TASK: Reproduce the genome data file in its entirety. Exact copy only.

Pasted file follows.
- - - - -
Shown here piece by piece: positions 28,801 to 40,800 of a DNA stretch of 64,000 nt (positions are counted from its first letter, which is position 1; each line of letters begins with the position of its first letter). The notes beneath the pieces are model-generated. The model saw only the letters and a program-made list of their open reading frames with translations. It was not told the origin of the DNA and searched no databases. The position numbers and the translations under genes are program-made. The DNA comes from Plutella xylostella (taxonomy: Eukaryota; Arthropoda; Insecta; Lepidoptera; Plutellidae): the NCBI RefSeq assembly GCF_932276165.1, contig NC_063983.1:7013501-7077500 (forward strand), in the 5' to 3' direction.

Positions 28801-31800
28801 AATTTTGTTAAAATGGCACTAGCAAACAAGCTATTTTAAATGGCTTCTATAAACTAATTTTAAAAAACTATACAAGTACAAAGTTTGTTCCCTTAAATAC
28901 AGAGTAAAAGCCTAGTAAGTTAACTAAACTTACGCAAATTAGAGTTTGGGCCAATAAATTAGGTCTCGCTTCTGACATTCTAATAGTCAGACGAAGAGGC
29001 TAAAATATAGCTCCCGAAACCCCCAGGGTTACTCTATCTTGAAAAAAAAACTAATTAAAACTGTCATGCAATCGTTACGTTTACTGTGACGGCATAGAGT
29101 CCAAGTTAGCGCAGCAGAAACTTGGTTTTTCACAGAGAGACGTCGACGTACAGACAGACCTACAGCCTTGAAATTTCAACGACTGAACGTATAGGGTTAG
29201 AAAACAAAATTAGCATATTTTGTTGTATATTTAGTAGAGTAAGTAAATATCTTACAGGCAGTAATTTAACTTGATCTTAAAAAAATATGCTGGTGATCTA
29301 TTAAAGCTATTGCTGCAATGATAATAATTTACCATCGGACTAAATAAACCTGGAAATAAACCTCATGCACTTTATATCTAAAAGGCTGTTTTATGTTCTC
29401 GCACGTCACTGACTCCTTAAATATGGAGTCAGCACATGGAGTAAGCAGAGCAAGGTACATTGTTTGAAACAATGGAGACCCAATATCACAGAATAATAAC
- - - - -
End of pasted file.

Shown here piece by piece: positions 28,801 to 40,800 of a DNA stretch of 64,000 nt (positions are counted from its first letter, which is position 1; each line of letters begins with the position of its first letter). The notes beneath the pieces are model-generated. The model saw only the letters and a program-made list of their open reading frames with translations. It was not told the origin of the DNA and searched no databases. The position numbers and the translations under genes are program-made. The DNA comes from Plutella xylostella (taxonomy: Eukaryota; Arthropoda; Insecta; Lepidoptera; Plutellidae): the NCBI RefSeq assembly GCF_932276165.1, contig NC_063983.1:7013501-7077500 (forward strand), in the 5' to 3' direction.

Positions 28801-31800
28801 AATTTTGTTAAAATGGCACTAGCAAACAAGCTATTTTAAATGGCTTCTATAAACTAATTTTAAAAAACTATACAAGTACAAAGTTTGTTCCCTTAAATAC
28901 AGAGTAAAAGCCTAGTAAGTTAACTAAACTTACGCAAATTAGAGTTTGGGCCAATAAATTAGGTCTCGCTTCTGACATTCTAATAGTCAGACGAAGAGGC
29001 TAAAATATAGCTCCCGAAACCCCCAGGGTTACTCTATCTTGAAAAAAAAACTAATTAAAACTGTCATGCAATCGTTACGTTTACTGTGACGGCATAGAGT
29101 CCAAGTTAGCGCAGCAGAAACTTGGTTTTTCACAGAGAGACGTCGACGTACAGACAGACCTACAGCCTTGAAATTTCAACGACTGAACGTATAGGGTTAG
29201 AAAACAAAATTAGCATATTTTGTTGTATATTTAGTAGAGTAAGTAAATATCTTACAGGCAGTAATTTAACTTGATCTTAAAAAAATATGCTGGTGATCTA
29301 TTAAAGCTATTGCTGCAATGATAATAATTTACCATCGGACTAAATAAACCTGGAAATAAACCTCATGCACTTTATATCTAAAAGGCTGTTTTATGTTCTC
29401 GCACGTCACTGACTCCTTAAATATGGAGTCAGCACATGGAGTAAGCAGAGCAAGGTACATTGTTTGAAACAATGGAGACCCAATATCACAGAATAATAAC